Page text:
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Obama moves off political sidelines, earlier than he expected

                                President Barack Obama speaks at the Congressional Black Caucus Foundation’s annual Legislative Conference Phoenix Awards Dinner in 2016 in Washington.


    President Barack Obama speaks at the Congressional Black Caucus Foundation’s annual Legislative Conference Phoenix Awards Dinner in 2016 in Washington.

WASHINGTON >> Barack Obama had a plan of sorts for the 2020 presidential primaries, according to several allies and advisers: Stay out of the way, offer advice when asked, promote voting rights, finish a new memoir — then jump back into politics after Democrats picked their nominee.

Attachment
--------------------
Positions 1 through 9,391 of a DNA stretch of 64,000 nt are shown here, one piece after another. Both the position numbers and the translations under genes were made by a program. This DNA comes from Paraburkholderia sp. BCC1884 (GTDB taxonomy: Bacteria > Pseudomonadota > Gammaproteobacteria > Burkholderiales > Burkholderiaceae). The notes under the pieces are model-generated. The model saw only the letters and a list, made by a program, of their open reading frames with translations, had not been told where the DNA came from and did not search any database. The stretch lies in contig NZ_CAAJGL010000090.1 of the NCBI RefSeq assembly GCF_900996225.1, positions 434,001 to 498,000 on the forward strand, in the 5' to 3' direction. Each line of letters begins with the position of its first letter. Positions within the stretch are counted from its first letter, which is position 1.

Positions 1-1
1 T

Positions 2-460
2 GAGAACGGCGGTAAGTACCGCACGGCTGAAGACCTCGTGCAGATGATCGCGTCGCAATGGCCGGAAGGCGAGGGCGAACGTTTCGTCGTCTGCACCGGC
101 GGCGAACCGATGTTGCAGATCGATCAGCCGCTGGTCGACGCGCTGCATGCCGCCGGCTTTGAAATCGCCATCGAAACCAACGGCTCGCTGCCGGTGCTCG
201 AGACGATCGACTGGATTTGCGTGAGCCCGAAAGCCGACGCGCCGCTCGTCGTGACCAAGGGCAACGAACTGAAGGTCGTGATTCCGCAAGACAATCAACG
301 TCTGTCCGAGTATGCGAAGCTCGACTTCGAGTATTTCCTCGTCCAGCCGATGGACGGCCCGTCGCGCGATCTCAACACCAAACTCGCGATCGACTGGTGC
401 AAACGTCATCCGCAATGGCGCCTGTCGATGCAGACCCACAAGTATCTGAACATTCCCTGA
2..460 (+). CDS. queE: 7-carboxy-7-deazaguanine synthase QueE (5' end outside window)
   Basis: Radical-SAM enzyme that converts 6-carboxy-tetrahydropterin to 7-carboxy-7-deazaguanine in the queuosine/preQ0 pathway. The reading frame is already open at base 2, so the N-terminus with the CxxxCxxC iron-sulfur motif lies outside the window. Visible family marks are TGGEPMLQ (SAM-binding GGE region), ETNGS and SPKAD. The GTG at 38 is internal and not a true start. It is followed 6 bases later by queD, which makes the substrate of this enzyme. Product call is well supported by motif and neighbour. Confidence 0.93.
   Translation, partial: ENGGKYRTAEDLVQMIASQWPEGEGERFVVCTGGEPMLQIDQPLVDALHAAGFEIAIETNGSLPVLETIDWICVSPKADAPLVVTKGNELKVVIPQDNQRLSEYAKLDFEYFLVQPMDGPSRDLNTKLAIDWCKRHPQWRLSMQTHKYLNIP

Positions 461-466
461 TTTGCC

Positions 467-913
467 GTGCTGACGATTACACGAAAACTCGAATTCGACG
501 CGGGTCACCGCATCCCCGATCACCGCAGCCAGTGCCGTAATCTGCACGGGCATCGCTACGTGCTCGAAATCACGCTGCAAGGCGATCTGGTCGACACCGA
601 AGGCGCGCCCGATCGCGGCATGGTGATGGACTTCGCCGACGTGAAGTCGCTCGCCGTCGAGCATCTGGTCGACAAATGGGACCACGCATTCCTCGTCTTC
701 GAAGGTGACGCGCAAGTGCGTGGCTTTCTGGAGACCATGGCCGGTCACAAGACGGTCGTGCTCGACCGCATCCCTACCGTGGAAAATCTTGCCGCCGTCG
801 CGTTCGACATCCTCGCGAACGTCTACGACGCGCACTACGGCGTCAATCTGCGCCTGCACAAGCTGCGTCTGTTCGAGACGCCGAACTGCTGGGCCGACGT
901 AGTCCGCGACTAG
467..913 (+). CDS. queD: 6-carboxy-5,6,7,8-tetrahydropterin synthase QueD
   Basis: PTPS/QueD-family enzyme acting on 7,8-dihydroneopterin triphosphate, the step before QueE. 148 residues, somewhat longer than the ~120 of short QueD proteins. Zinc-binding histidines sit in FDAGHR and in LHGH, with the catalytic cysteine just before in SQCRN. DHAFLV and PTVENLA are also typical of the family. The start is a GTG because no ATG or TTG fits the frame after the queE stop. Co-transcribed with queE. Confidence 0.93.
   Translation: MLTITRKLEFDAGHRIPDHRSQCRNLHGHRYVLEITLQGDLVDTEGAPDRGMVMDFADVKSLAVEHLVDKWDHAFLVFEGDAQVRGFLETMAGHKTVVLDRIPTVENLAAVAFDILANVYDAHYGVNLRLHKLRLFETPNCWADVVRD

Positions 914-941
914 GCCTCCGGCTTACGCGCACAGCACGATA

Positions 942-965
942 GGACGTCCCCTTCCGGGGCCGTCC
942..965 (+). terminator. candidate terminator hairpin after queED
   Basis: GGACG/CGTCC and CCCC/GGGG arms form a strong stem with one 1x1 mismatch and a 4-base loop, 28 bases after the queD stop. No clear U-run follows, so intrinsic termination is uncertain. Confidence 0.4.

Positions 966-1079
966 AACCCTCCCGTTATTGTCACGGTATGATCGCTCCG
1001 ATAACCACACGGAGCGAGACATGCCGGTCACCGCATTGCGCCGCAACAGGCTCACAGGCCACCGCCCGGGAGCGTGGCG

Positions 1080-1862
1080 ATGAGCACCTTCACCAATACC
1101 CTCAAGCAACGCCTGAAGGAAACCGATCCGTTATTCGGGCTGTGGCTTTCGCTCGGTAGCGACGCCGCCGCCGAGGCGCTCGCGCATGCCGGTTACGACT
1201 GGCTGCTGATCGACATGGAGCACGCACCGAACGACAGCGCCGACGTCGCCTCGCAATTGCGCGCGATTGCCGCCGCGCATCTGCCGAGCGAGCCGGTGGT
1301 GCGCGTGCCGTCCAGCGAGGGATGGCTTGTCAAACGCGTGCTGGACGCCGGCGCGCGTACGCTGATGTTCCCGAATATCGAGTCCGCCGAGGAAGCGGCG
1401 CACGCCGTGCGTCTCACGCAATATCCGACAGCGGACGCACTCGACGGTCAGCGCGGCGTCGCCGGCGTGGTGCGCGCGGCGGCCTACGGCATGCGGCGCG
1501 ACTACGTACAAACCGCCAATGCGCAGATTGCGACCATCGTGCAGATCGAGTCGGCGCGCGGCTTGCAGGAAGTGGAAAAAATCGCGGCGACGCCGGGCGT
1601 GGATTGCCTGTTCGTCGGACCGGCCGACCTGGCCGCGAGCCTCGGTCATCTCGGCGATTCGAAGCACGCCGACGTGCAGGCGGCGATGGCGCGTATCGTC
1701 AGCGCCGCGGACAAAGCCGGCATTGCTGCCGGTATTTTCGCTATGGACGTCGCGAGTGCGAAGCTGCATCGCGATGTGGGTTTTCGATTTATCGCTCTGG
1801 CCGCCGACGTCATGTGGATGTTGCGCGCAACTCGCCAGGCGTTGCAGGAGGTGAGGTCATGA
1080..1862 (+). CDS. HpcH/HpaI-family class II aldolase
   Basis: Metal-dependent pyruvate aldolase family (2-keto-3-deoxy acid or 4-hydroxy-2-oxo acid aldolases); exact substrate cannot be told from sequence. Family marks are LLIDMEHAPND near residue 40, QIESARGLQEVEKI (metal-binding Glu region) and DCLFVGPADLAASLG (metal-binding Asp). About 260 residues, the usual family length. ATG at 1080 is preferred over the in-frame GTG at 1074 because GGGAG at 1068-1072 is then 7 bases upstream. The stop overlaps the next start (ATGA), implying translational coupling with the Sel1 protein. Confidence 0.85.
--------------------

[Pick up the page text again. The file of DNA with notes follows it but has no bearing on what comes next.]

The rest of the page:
Things haven’t worked out like that.

After three years of largely steering clear of divisive internal Democratic fights, Obama is increasingly moving off the political sidelines and trying to play a new role: elder statesman for a party grappling with its post-Obama identity. Associates describe a former president impelled by his belief that the diverse electorate he once unified is being split by “Medicare for All” and immigration proposals — ideas that he thinks could alienate moderate voters in the 2020 election.

From appearances before party donors to conversations with activists and lawmakers, Obama is going public with a message for his fellow Democrats he had previously made in private to allies and a handful of friendly journalists: Focus on defeating President Donald Trump, ditch the ideological purity and the “cancel” culture, or face the abyss.